I have this 3-in-1 Moisture Meter with Light & PH Test Function which I use to check my soil's pH. It's fairly accurate provided I remember to clean the probes with steel wool before using them and wet the soil. In the past I had used Luster Leaf Rapitest pH Soil Test Capsules which also work well but aren't as fast. They're not as good as sending a soil sample to a lab for analysis but they do a decent job without having to wait for lab results.

If the soil shows the pH is low I'll apply lime with a garden spreader. Around some berries I apply sulfur because they have different pH requirements.

8. Fertilize Plants and Shrubs

Before getting to the lawn I grab a bag of organic plant fertilizer. It's usually Espoma Organic Plant-Tone 5-3-3 or Espoma Organic Flower-tone 3-5-7 whichever I have handy.

One of the best things I bought last year is this long handled Norpro Stainless Steel 2 Tablespoon Coffee Scoop. The long handle makes it easy to fertilize plants and shrubs and I use it when mixing liquid products in my garden sprayer. 2 Tablespoons is 1 ounce. 1/4 cup is 2 scoops (4 tablespoons.)

9. Fertilize Lawn

I was really looking forward to trying out this Green it Turf Maize Liquid Corn Gluten Fertilizer this spring but I need to overseed my lawn and it would inhibit germination. Everything I've read about liquid corn gluten meal indicates it's more effective than spreading dry corn gluten mean (CGM) at preventing weeds and it's much easier to apply.

Instead I'm using Phosphate Free Ringer Lawn Restore. I'm going to be applying it at a rate of about 0.62 lbs per 1,000 Sq Ft. Since I know the square footage of different areas of my lawn I picked up an affordable digital postal scale so I can measure out exactly how much fertilizer I need.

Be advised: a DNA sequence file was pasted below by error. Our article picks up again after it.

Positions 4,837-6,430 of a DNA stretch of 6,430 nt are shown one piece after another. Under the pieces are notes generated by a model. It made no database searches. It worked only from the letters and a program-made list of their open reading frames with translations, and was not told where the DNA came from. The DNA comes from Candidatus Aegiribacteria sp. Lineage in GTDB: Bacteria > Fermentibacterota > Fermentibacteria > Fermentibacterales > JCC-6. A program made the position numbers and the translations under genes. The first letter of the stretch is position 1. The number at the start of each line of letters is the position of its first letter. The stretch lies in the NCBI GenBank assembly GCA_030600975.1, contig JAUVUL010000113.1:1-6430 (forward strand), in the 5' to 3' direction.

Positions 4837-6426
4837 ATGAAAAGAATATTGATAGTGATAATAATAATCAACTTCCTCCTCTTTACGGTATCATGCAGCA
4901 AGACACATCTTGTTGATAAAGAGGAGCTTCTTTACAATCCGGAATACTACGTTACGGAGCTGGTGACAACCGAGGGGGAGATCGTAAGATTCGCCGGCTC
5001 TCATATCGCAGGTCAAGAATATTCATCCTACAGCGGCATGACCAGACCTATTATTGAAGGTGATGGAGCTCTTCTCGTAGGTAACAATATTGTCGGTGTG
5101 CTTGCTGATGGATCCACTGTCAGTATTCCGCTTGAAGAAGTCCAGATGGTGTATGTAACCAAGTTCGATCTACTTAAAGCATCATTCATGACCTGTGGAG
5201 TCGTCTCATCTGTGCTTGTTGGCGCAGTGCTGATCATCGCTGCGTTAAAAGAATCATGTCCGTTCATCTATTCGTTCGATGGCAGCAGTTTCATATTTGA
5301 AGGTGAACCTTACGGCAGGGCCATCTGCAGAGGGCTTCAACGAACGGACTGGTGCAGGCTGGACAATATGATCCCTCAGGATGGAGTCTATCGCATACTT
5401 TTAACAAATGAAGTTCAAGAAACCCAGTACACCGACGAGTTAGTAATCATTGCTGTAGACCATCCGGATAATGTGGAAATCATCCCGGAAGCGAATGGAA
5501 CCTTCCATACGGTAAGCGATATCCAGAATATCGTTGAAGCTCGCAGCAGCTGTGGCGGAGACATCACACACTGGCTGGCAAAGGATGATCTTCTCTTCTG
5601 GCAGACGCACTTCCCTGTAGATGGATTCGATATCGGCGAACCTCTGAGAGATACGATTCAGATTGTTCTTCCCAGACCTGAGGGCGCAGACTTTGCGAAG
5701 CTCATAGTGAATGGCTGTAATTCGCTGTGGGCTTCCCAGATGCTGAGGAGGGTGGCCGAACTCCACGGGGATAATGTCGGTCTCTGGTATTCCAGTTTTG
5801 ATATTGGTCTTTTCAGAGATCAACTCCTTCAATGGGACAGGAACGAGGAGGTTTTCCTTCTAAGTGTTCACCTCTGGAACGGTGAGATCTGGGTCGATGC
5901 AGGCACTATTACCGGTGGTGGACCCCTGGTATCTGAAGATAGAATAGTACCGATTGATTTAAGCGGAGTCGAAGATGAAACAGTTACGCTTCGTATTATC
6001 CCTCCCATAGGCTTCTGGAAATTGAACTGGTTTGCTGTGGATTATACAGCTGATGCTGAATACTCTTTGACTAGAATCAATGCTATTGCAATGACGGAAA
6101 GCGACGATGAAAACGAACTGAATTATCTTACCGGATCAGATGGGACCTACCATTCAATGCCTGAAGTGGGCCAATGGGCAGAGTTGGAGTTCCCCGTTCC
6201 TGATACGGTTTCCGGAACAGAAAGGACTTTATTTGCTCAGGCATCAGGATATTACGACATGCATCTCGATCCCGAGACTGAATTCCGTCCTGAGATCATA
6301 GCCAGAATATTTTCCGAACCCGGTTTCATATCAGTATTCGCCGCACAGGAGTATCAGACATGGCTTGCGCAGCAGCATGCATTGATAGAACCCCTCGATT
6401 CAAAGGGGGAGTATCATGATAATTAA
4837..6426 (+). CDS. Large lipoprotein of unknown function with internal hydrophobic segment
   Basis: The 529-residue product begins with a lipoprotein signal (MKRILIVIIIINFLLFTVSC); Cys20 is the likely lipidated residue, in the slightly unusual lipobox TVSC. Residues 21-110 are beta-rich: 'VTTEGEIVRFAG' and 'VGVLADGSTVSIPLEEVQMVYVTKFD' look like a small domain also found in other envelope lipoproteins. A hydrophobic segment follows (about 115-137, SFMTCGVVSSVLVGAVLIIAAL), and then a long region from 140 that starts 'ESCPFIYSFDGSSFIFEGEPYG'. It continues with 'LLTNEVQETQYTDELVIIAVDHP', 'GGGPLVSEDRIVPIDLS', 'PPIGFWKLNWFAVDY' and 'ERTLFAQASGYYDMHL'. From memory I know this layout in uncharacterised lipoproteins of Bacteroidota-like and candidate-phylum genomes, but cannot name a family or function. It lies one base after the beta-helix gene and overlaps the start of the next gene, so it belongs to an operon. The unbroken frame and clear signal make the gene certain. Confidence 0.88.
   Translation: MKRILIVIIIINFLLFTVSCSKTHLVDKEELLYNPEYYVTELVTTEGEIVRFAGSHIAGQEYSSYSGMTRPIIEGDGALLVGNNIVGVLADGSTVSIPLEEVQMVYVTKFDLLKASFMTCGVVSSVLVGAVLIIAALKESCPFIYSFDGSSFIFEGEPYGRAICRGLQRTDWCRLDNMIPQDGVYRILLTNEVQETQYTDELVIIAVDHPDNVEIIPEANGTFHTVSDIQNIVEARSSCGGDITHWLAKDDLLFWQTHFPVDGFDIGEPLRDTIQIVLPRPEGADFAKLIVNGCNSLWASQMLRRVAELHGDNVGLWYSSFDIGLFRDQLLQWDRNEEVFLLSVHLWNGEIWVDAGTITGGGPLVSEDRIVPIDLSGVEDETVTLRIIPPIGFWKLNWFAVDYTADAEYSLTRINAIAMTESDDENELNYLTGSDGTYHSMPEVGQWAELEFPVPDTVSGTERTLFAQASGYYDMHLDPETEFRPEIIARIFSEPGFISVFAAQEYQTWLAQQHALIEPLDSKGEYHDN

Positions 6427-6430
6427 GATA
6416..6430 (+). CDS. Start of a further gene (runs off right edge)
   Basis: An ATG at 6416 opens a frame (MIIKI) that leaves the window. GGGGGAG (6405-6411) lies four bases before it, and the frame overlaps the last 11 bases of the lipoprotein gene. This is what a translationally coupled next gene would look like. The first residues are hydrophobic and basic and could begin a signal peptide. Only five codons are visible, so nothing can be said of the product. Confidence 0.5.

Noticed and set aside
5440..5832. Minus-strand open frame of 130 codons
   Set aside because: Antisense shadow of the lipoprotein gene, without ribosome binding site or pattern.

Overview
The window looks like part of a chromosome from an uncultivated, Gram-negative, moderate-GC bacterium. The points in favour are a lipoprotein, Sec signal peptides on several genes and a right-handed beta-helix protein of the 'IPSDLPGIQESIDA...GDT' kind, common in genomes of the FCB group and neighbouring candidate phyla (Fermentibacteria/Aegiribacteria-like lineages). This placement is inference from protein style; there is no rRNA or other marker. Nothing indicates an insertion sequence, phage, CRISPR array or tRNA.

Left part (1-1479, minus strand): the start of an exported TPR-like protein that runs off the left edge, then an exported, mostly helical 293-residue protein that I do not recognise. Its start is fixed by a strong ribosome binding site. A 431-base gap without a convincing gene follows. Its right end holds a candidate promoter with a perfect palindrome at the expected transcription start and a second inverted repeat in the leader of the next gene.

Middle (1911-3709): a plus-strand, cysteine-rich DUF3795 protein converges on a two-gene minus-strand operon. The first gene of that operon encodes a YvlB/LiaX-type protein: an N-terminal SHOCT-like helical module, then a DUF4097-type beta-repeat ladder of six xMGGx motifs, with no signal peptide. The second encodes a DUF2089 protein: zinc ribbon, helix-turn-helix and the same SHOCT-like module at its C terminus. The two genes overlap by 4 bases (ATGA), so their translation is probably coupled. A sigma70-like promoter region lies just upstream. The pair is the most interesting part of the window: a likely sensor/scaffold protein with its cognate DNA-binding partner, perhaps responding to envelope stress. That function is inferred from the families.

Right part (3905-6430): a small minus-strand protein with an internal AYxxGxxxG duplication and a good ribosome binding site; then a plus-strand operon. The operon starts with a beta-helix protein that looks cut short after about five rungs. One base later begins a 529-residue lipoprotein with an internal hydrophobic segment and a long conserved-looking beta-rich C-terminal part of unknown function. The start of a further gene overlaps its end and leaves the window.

The Jonathan Green Black Beauty Tall Fescue seed I planted doesn't require that much nitrogen and last year I started spraying fish fertilizer regularly which minimizes the need for dry fertilizer. I'm going to have a post soon on fish fertilizer and other bio-stimulants coming up. The results have been very good.

10. Overseed

Over winter there were issues with digging animals and all the snow. The is the first time I had to use salt in a while it caused some damage in some areas which means I'll need to overseed to repair those areas as well spots where I dug up weeds.

In areas that I dug up weeds or are very bare I'll apply some compost.

I was very happy with the Black Beauty Tall Fescue but it's not doing that great in one spot under a tree where the previous Kentucky Bluegrass did well. It's also a spot that had frequent ice and thus got a lot of salt. Spring is a horrible time to overseed with Tall Fescue. Last spring when I tried I wound up having some disease issues in some of the overseeded areas. This spring I decided to overseed with Certified Midnight Kentucky Bluegrass Seed.

Midnight is a very popular grass seed. It has a very dark color and slow growth pattern. It does well in my area. I think it will blend well with the Black Beauty which is also a very dark green grass. In the past I used Jonathan Green's Sod Maker which used to be a very good blend of KGB seeds which included Midnight KGB. When I looked at the package last year the seed mix had changed and I'm no longer that impressed with it. It used to just be the Blue Panther seed they sell to sod farmers just packed in smaller retail bags but now it seems it might be different with less BluTastic and no Midnight.

I'm going to wait a few days to overseed just to let the soil temp rise a bit. Grass establishes better when the soil is at least 65 degrees F.

After seeding all that's left is lightly watering 3 times a day for about 4 weeks until the new grass comes in.